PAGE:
October 23, 2018
Astronauts aboard the International Space Station took a collection of visible-wavelength (RGB) digital camera images on October 17, 2018. RGB, or Red, Green and Blue imagery helps to visually identify areas that have been damaged during a natural hazard. These images were then manually georeferenced by members of the Earth Science and Remote Sensing Unit at NASA Johnson Space Center.The images provide regional context, and may be useful for visualization of Hurricane Michael’s impacts. Higher spatial resolution images may be suitable for spatial analysis to support decision making or research applications, such as identifying changes to infrastructure (roads and bridges) as a result of a severe storm event, or changes in forest cover due to landslides or wildfires.
October 23, 2018
The picture above is a flooding map created by Professor Robert Brackenridge at The University of Colorado. The data to create this map was derived from The European Space Agency (ESA) Copernicus Sentinel-1 satellite. Sentinel-1 is a two satellite constellation with the prime objectives of Land and Ocean monitoring. Sentinel-1A and Sentinel-1B satellites carry the single C-band Synthetic Aperture Radar (SAR) instruments, which can provide an all-weather, day-and-night supply of imagery of Earth's entire surface every 6 days.
October 19, 2018
The Visible Infrared Imaging Radiometer Suite (VIIRS) nighttime sensor (also called the Day/Night Band, or DNB), on the joint NASA/NOAA Suomi National Polar-orbiting Partnership (Suomi-NPP) satellite captured the magnitude of power outages during Hurricane Michael. To watch the video of this imagery please visit: The NASA Disasters Mapping Portal
October 11, 2018
The Advanced Rapid Imaging and Analysis (ARIA) team at NASA's Jet Propulsion Laboratory in Pasadena, California, created this Damage Proxy Map (DPM) depicting areas of Florida and Georgia that are likely damaged (shown by red and yellow pixels) as a result of Hurricane Michael. The map is derived from synthetic aperture radar (SAR) images from the Copernicus Sentinel-1 satellites, operated by the European Space Agency (ESA). The pre-event images were taken before (September 10, 2017 and September 16, 2017) and the co-event image was acquired 18 hours after the hurricane's landfall (October 11, 2018 7:41 AM local time). The map covers an area of 155 miles x 175 miles (250 km x 280 km), indicated with the big red polygon. Each pixel measures about 33 yards x 33 yards (30 m x 30 m). The color variation from yellow to red indicates increasingly more significant ground surface change. Media reports provided anecdotal preliminary validation. This damage proxy map should be used as guidance to identify damaged areas, and may be less reliable over vegetated areas and flooded areas. For example, the scattered single colored pixels over vegetated areas may be false positives, and the lack of colored pixels over vegetated areas does not necessarily mean damage has not occured. For more information about ARIA, visit: http://aria.jpl.nasa.gov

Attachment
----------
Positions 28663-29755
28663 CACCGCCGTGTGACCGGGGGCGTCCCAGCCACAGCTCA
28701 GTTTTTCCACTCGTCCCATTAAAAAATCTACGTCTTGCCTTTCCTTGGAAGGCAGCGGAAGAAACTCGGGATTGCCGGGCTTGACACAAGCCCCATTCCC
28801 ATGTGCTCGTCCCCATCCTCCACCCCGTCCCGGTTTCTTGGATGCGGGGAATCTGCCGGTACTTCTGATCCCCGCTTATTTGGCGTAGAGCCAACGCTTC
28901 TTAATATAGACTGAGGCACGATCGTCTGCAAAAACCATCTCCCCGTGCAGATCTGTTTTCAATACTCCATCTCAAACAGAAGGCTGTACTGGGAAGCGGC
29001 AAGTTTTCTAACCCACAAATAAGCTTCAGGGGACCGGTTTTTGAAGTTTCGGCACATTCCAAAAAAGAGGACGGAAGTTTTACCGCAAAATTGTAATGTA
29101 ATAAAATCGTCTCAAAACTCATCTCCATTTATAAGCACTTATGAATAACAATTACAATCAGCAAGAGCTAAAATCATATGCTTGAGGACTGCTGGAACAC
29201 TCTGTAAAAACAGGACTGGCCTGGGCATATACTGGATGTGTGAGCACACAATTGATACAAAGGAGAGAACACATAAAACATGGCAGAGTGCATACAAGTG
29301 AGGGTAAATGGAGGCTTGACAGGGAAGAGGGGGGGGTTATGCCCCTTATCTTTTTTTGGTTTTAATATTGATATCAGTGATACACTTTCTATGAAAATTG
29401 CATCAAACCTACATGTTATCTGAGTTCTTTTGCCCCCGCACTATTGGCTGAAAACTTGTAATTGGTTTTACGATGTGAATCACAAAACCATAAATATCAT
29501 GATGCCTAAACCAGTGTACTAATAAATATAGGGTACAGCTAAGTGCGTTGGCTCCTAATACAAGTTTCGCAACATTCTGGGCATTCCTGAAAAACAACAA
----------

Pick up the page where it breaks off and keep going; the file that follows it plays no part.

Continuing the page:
October 17, 2018
Radarsat-2 imagery was produced using images from October 11-14, 2018 in response to Hurricane Michael.The areas in red show regions with a 50% lower radar backscatter energy after the storm. The reddened areas identify locations where potential damage and/or flooding may have occured as a result of Hurricane Michael . RADARSAT-2 is Canada's next-generation commercial SAR satellite, the follow-on to RADARSAT-1. The new satellite was launched in December, 2007 on a Soyuz vehicle from Russia's Baikonur Cosmodrome in Kazakhstan. RADARSAT-2 has been designed with significant and powerful technical advancements which include 3m high-resolution imaging, flexibility in selection of polarization, left and right-looking imaging options, superior data storage and more precise measurements of spacecraft position and attitude. RADARSAT-2 is a unique collaboration between government - the Canadian Space Agency, and industry - MacDonald, Dettwiler and Associates Ltd. (MDA). MDA is responsible for the operations of the satellite and the ground segment. The CSA, who contributed funds for the construction and launch of the satellite, will recover its financial investment in the program through the supply of RADARSAT-2 data to Canadian government agencies during the lifetime of the mission Radarsat-2 Change Detection Map